Much of the Budget debate next week will be devoted to the future growth rate of GDP and of total public spending; but there probably won’t be much attention paid to the impact of particular elements of public spending on growth. Yes, people (particularly well-paid consultants) talk about the merits of individual projects like HS2; but it seems to be an article of faith among politicians of all parties that some government functions result in more growth than others. In particular, many politicians unthinkingly assume that spending on infrastructure, education and healthcare necessarily improves the economic efficiency of both the public and private sectors.
But is the conventional wisdom accurate? In a new study published today by the Centre for Policy Studies, I focused on an analysis of differences in the composition, not the total amount, of public expenditure in 19 OECD countries over the period 1996 to 2011. I found no support for many of the politicians’ most cherished assumptions. For example, there is no observable relationship across all the 19 countries studied between the money devoted to public expenditure on education as a proportion of GDP and economic growth. Neither did the level of infrastructure investment in roads have a discernible impact on prosperity. In the case of spending on health and welfare, the study found that higher average levels of relative spending on these functions had a negative correlation with growth.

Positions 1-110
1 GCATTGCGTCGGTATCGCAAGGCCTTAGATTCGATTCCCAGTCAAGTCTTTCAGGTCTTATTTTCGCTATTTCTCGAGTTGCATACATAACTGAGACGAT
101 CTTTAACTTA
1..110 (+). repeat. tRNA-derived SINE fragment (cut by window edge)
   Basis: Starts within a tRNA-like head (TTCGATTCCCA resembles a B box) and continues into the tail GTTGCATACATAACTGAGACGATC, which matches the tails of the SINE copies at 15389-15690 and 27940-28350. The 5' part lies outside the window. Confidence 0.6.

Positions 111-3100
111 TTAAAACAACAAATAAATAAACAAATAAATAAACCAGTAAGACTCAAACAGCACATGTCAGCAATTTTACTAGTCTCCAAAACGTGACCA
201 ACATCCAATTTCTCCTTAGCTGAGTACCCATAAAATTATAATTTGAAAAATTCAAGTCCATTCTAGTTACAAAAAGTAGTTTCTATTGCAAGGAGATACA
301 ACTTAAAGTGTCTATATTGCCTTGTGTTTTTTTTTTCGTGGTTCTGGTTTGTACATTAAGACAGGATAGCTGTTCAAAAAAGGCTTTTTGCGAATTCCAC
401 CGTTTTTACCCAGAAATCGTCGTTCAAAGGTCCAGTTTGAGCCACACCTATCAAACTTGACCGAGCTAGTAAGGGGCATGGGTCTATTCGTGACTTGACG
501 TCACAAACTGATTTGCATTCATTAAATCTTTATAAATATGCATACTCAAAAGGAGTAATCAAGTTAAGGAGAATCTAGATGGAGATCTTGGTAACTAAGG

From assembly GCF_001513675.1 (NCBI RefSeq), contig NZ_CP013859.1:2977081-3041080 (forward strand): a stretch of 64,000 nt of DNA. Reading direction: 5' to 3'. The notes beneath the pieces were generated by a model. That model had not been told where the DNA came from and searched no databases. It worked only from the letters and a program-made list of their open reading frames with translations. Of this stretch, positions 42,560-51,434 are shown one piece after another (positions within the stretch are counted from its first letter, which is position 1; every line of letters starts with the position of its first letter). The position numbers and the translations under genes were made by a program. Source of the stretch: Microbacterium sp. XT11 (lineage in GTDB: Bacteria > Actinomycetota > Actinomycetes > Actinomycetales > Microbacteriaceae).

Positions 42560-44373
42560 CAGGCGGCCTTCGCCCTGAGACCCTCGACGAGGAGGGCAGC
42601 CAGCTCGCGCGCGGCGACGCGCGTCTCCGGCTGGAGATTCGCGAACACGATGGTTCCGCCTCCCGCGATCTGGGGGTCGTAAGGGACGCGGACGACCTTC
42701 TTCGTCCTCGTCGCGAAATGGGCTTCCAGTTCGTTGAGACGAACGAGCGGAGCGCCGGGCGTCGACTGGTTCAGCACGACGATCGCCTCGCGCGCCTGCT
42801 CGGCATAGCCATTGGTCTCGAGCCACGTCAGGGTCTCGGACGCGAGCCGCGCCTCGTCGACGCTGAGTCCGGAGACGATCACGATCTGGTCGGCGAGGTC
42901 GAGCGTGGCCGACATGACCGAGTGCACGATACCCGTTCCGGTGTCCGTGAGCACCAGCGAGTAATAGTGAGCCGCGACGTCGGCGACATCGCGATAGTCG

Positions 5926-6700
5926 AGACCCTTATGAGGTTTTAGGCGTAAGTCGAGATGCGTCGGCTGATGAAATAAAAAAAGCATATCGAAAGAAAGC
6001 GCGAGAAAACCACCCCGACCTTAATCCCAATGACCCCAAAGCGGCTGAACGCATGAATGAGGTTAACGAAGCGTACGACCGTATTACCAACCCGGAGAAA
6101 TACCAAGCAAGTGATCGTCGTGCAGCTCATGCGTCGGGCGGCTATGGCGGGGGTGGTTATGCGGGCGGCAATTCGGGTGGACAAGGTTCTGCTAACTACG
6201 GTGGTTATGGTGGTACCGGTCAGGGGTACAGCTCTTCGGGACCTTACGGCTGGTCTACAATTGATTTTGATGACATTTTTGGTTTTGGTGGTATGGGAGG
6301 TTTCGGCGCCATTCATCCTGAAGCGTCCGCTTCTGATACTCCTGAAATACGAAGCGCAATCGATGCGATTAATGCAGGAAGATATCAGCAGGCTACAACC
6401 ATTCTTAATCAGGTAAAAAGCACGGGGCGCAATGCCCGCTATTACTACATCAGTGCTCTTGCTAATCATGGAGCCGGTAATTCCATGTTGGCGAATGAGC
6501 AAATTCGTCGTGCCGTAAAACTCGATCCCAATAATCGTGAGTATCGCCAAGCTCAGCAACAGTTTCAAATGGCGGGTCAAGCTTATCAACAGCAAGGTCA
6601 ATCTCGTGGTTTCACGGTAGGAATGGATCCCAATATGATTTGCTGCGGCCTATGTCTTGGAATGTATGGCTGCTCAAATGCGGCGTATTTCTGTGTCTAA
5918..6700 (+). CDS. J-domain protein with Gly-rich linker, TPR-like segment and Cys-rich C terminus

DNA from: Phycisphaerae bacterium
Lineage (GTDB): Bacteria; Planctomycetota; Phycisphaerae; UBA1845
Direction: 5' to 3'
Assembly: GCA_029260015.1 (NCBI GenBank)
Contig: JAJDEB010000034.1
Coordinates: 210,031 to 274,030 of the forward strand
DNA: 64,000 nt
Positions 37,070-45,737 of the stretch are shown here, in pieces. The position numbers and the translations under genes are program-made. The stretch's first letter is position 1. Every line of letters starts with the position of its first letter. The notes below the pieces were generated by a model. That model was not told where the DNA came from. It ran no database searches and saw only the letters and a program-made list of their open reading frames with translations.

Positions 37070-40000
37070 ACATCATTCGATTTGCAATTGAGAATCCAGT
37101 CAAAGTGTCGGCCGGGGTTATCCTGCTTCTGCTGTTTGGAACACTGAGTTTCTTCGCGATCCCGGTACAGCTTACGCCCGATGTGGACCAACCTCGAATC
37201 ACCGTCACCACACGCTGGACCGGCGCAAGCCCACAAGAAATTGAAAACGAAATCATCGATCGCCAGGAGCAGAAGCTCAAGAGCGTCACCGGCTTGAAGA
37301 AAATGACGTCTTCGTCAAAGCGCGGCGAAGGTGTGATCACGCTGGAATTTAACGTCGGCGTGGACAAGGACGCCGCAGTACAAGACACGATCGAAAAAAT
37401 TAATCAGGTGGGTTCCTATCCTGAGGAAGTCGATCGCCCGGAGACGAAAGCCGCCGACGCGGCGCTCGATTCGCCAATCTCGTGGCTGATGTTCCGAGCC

This is disturbing. In 2011, spending on education, health and welfare accounted for two thirds of total public expenditure across the 19 countries analysed. If health and welfare spending have a negative impact on growth, then this suggests that the law of diminishing returns has reached a critical point. The implication? Expenditure needs to be trimmed back sharply to permit the private sector to expand. If spending on education and roads has no impact then much of it is wasted and would be better allocated to other uses.
Giving the economy room to grow does not produce trivial results. In the long-term, a rate of GDP per capita growth of 2% means that the economic standard of living doubles in 36 years. An extra point on that growth rate would double our income in just 25 years.
Brian Sturgess is the author of Not Paved with Gold: government ‘investment’ does not equal growth, published today by the Centre for Policy Studies